The near-term bearish trend, formed at late June 2019’s swing hi $13,764.0, remained firmly intact, reaffirmed by the March swing lo $4,000.
For the bulls, Bitcoin would need to break out from $10,000 levels to form a near-term bullish trend.
Across the rest of the majors, it was a mixed day on Tuesday.
Bitcoin Cash ABC and Bitcoin Cash SV slid by 1.40% and by 1.17% respectively to buck the trend.
It was a bullish day for the rest of the majors, however.
Stellar’s Lumen surged by 12.16% to lead the way, with Cardano’s ADA (+5.52%) a distant 2nd.
Binance Coin (+4.77%), Monero’s XMR (+3.42%), Tezos (+3.47%), and Tron’s TRX (+3.23%) also found strong support.
EOS (+1.60%), Ethereum (+2.24%), Litecoin (+1.83%), and Ripple’s XRP (+2.47%) trailed the front runners.
Through the start of the week, the crypto total market cap rose to a Monday high $245.2bn before sliding to a low $229.41bn. The market recovery on Tuesday led to a move back through to $244bn levels before easing back. At the time of writing, the total market cap stood at $242.50bn.
Bitcoin’s dominance visited sub-67% levels before rising to a Monday high 67.78%. At the time of writing, Bitcoin’s dominance stood at 67.2%.
24-hour trading volumes rose to an early Monday high $206.86bn before easing back to sub-$140bn levels. At the time of writing, 24-hr volumes stood at $136.45bn.
At the time of writing, Bitcoin was up by 0.71% to $8,874.4. A bullish start to the day saw Bitcoin rise from an early morning low $8,799.5 to a high $8,898.6.
Bitcoin left the major support and resistance levels untested early on.
Elsewhere, it was a mixed bag for the majors.
Monero’s XMR and Bitcoin Cash SV led the way early on, with gains of 0.55% and 0.52% respectively. EOS also found early support (+0.26%).
It was a bearish start for the rest, however, with Bitcoin Cash ABC down by 0.80% to lead the way down.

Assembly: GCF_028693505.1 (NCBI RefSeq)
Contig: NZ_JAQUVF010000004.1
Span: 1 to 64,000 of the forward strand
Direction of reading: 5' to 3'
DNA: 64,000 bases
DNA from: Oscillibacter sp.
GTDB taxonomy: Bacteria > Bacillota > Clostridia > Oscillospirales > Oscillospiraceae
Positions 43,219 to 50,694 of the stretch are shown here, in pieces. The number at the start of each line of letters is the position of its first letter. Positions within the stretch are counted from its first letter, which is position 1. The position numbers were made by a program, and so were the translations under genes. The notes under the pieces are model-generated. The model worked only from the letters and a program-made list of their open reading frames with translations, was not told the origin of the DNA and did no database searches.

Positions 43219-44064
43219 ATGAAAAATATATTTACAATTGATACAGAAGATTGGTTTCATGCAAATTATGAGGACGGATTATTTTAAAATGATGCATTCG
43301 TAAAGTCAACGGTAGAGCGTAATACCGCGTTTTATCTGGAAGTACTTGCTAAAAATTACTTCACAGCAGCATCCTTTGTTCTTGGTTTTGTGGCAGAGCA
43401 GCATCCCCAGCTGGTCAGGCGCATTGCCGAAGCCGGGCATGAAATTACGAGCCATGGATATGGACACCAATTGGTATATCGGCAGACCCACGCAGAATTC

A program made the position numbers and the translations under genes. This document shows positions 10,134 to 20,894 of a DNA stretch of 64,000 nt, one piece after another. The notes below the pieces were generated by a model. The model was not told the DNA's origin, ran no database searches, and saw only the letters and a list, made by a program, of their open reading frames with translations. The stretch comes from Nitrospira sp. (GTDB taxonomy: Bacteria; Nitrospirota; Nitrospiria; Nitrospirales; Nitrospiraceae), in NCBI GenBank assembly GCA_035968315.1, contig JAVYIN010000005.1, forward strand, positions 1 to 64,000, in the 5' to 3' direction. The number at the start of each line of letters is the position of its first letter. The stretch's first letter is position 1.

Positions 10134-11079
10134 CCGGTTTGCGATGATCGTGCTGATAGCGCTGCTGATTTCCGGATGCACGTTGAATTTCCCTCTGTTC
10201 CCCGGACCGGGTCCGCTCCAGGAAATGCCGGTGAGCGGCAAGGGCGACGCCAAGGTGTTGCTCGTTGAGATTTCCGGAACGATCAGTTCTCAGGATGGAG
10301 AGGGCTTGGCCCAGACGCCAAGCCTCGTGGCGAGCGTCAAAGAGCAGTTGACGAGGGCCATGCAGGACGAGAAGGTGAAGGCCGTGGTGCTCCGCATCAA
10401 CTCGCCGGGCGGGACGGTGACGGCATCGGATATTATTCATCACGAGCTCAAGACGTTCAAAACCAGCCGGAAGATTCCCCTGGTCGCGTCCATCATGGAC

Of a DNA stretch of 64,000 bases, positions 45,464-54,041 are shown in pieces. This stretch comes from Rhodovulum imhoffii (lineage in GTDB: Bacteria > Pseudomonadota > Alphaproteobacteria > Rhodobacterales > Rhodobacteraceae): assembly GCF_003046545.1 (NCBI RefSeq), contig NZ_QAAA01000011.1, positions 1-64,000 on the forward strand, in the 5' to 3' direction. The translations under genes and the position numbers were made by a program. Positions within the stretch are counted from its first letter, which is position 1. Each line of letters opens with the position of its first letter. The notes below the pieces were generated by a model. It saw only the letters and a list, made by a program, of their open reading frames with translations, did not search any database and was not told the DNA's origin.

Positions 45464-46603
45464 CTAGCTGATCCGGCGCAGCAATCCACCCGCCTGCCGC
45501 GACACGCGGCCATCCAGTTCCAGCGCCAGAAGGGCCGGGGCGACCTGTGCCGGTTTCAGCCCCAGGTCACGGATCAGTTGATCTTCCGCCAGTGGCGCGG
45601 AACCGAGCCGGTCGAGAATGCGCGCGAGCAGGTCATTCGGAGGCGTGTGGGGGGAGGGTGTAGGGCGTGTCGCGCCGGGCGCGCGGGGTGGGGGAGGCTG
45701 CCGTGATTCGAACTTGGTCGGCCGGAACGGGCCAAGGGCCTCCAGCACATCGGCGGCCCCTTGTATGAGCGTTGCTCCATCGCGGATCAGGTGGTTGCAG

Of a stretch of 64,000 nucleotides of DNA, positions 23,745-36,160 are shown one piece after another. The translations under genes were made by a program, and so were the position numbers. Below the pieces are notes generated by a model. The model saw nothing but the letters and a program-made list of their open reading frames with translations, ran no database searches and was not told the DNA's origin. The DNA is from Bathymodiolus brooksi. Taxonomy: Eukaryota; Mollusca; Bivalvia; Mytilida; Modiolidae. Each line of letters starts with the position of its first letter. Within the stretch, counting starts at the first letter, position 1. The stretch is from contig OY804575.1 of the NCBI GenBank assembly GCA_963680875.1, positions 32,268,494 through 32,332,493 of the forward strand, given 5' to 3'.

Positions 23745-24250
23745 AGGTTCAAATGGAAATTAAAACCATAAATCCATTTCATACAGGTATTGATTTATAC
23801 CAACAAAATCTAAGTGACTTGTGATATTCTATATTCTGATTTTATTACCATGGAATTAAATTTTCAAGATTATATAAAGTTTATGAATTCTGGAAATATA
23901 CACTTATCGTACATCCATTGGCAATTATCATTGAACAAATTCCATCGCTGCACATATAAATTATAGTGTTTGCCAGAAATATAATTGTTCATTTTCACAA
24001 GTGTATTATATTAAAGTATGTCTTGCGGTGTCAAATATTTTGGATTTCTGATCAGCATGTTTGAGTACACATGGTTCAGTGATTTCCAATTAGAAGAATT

Bitcoin would need to break back through to $8,900 levels to bring the first major resistance level at $9,010.80 into play.
Support from the broader market would be needed, however, for Bitcoin to break out from Tuesday’s high $8,968.0.
Barring a broad-based crypto rally, the first major resistance level would likely pin Bitcoin back on the day.
In the event of rebound, the second major resistance level at $9,210.20 would likely limit any upside on the day.
Failure to break back through to $8,900 levels would likely see Bitcoin fall back into the red.
A fall through to sub-$8,770 levels would bring the first major support level at $8,569.20 into play.
In the event of another extended sell-off, Bitcoin should steer clear of sub-$8,000 levels. The second major support level at $8,327.0 should limit any downside.
Author: Bob Mason18 hours ago (May 13, 2020 12:30 AM GMT)
Bitcoin Exceeds $8,900
Bitcoin has started the day with a positive dynamic. At press time, the largest cryptocurrency by market cap is trading at $8,897.02 (+2.17%), according to CoinMarketCap.
Chart of the USD/BTC trading pair from EXANTE
For its part, Ethereum has grown to $190.32 (+0.86%), while XRP has jumped by 0.9% and is now trading at $0.197.